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The first iPhone: What the critics said 10 years ago

Apple released its iPhone to the public on June 29th 2007, to the delight of both critics and fans. Finally, Steve Jobs’ newest toy would see its official release and cease dominating the tech headlines. Ten years later, however, not much has changed.

A decade later and the iPhone is in more consumers’ hands than any other phone. When it released on June 29th 2007 the first iPhone was sold for $499, and within three months Apple would sell 1.5 million more.

Not everyone was so excited about the iPhone though. Here’s former Microsoft CEO Steve Ballmer outright dismissing the product as an expensive gadget:

Take special notice of Ballmer’s response to the question “how do you compete with Apple?” at the 1:00 minute mark.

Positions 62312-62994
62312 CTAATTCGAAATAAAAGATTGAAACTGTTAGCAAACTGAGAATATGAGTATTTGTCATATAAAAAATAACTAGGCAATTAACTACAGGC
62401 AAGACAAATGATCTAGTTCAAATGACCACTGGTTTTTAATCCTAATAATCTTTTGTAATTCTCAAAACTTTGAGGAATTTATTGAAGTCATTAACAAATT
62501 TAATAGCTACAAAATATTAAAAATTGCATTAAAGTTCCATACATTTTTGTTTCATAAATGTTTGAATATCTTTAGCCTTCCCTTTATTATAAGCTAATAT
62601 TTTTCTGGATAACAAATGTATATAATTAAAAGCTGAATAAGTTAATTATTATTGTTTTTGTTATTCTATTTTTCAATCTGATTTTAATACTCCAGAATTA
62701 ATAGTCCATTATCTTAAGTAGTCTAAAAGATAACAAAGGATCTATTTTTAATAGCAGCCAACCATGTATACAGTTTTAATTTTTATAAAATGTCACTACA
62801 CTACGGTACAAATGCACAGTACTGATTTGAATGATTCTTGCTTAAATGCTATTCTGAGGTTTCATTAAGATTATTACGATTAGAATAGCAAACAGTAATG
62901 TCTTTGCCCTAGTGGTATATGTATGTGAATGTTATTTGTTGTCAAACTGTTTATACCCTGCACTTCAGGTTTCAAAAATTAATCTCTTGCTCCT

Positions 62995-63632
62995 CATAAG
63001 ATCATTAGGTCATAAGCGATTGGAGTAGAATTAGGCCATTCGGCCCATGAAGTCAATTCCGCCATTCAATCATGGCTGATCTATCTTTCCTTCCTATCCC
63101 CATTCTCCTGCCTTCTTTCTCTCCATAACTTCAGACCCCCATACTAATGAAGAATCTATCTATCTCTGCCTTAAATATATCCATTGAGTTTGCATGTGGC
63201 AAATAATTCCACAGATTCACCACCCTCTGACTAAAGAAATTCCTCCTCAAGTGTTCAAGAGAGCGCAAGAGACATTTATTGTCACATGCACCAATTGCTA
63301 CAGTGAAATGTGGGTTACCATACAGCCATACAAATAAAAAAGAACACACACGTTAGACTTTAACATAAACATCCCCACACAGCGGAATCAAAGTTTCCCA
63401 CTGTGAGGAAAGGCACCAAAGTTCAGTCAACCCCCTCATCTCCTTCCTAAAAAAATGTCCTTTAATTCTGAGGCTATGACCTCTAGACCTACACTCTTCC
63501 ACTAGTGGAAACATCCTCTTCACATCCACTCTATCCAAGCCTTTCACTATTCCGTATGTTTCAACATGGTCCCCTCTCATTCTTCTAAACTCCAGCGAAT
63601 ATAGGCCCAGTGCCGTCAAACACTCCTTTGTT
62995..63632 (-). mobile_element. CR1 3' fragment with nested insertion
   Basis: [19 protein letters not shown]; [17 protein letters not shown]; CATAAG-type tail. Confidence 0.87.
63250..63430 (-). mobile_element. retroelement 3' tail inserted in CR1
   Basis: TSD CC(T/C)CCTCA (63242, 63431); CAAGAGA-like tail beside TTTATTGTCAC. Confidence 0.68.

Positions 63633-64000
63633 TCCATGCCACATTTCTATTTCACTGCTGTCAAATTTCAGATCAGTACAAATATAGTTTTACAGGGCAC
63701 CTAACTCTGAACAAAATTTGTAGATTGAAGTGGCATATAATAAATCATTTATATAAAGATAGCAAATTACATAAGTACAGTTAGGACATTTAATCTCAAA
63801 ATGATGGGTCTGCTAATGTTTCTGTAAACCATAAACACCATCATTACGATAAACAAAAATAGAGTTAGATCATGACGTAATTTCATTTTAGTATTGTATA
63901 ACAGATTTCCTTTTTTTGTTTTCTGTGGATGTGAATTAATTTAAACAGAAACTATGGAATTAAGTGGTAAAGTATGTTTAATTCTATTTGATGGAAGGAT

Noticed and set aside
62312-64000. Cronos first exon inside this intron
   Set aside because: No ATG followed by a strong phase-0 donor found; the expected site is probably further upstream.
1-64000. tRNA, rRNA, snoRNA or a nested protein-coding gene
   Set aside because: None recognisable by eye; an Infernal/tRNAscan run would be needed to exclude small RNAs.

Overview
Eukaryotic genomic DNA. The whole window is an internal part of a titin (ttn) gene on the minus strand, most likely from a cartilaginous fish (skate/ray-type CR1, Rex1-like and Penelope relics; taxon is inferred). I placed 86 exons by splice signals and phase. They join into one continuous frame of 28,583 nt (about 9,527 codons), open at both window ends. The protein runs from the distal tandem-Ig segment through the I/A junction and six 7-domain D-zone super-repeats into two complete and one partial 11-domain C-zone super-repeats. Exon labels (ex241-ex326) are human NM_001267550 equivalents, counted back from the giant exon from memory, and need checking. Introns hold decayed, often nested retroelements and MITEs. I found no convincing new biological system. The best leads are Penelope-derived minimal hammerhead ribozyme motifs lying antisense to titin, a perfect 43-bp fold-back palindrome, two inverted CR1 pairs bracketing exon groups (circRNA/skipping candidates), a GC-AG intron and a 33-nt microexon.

PC World decided that it wasn’t a device for everyone:

So should you buy an iPhone? Sure, if you want to own a beautifully designed phone/Internet device/music player and are willing to put up with some occasionally exasperating problems. Everyone else, especially those who already rely on a PDA phone for messaging, should probably wait.

A review from Geekanoids shows just how awkward people were with the new technology. Check the 2:00 minute mark for a demonstration on the touch-screen that has the reviewer awkwardly trying to pinch the screen – a gesture that seems perfectly intuitive ten years later:

Walt Mossberg of the Wall Street Journal said he’d never reviewed a product with more hype behind it than the iPhone. He mentioned that it had an ‘enormous’ three and a half inch screen. Mossberg praised the web browser as well declaring it the best he’d ever seen on a phone.

The lack of a keyboard or stylus wasn’t going to stop it from being the ‘it’ device of the year in 2007. Once the phone released six months of hype came to a head:

Anyone who waited in line for an iPhone ten years ago will get a bit of nostalgia remembering the device that, arguably, changed smart phones forever.

Thanks for the memories iPhone. A decade ago today you entered our lives – and the critics are still talking.